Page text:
"I've always thought that, at some point, this is coming back to the halls of Congress," Sen. Ron Wyden, D-Ore., said in an interview. "My sense is, with the elections coming up, people will make an issue of it."
Wyden blocked attempts to overturn the assisted-suicide law in 2000 by threatening a filibuster. He said he will "fight tooth and nail" to block any new congressional attempts to overturn the law, but he added that the makeup of the Senate could make his job more difficult than it was six years ago.
Republicans have expanded their majority in the Senate since then, and many new lawmakers are more conservative than those they replaced, Wyden said.
David Fidanque, executive director of the Oregon affiliate of the American Civil Liberties Union, said opponents of assisted suicide could probably get an easy majority in the House and a smaller majority in the Senate, though perhaps not enough to stop a filibuster. Sixty votes in the 100-member Senate are needed to block a filibuster.
"If there's another congressional battle, it could be very close," Fidanque said.
Wyden agreed, but he pointed to two developments that could help supporters defend the Oregon law, which the high court upheld on a 6-3 ruling Tuesday.
The court rejected a Bush administration attempt to punish doctors who help terminally ill patients die, saying that a federal drug law does not override the 1997 Oregon law used to end the lives of more than 200 seriously ill people.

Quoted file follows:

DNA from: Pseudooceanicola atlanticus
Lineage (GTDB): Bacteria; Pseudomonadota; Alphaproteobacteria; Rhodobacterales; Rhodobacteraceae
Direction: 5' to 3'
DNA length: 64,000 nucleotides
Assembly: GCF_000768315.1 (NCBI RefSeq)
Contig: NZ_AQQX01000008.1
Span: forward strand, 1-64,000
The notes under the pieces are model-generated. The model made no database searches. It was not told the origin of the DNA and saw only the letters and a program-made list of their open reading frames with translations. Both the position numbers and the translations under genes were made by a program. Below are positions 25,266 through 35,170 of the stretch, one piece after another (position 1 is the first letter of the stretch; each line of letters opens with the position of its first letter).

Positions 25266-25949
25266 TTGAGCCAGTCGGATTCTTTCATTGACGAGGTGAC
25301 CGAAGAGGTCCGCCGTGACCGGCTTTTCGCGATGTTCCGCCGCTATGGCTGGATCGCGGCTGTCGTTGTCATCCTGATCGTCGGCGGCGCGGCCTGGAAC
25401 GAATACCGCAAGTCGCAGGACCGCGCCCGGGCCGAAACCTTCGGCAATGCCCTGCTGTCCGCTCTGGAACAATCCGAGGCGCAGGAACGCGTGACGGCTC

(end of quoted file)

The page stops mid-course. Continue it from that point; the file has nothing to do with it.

CBSNews.com Legal Analyst Andrew Cohen calls the ruling a "significant defeat for the Bush Administration, which had fought hard to convince the Court that the federal laws governing doctors should have trumped Oregon's suicide law."
But the Justice Department indicates it will still fight assisted suicide by, as one official put it, ensuring that drugs are not used unlawfully, reports CBS News correspondent Peter Maer.
"The favorable ruling by the Supreme Court now permits other states to move forward in replicating Oregon's landmark law," said Peg Sandeen, executive director of the Death with Dignity National Center.
At least six other states have proposed, or are considering, some form of an assisted suicide law, with bills currently in the legislatures of California and Vermont.
The Oregon law was passed by initiative in 1994 and affirmed by an even larger majority of voters in 1997, within weeks of another Supreme Court ruling in a Washington state case that also backed states as the final authority for regulating medical practice.
"There's a lot of people out there who would love to have that law," said Charlene Andrews, a 68-year-old retired teacher who lives in Salem, Oregon, and is suffering from terminal breast cancer. She has not asked her doctor to prescribe a fatal dose of medication, but said she was glad the court upheld the law.
Wyden said the public showed its disgust after Congress approved a special law allowing doctors to reinsert a feeding tube for Terri Schiavo, a brain-dead Florida woman whose case became a national sensation.
Several senators, including some who opposed his efforts to block the Schiavo bill, told him later that "Congress had no business being involved" in such a personal decision, Wyden said.
The second factor is more local but may be just as important, Wyden said. Oregon Sen. Gordon Smith, a Republican who opposes the assisted-suicide law, said that the Supreme Court decision should be the final word.
Wyden called Smith's statement welcome and helpful, and he added that Republican senators who may be inclined to challenge the Oregon law should consider Smith's words carefully.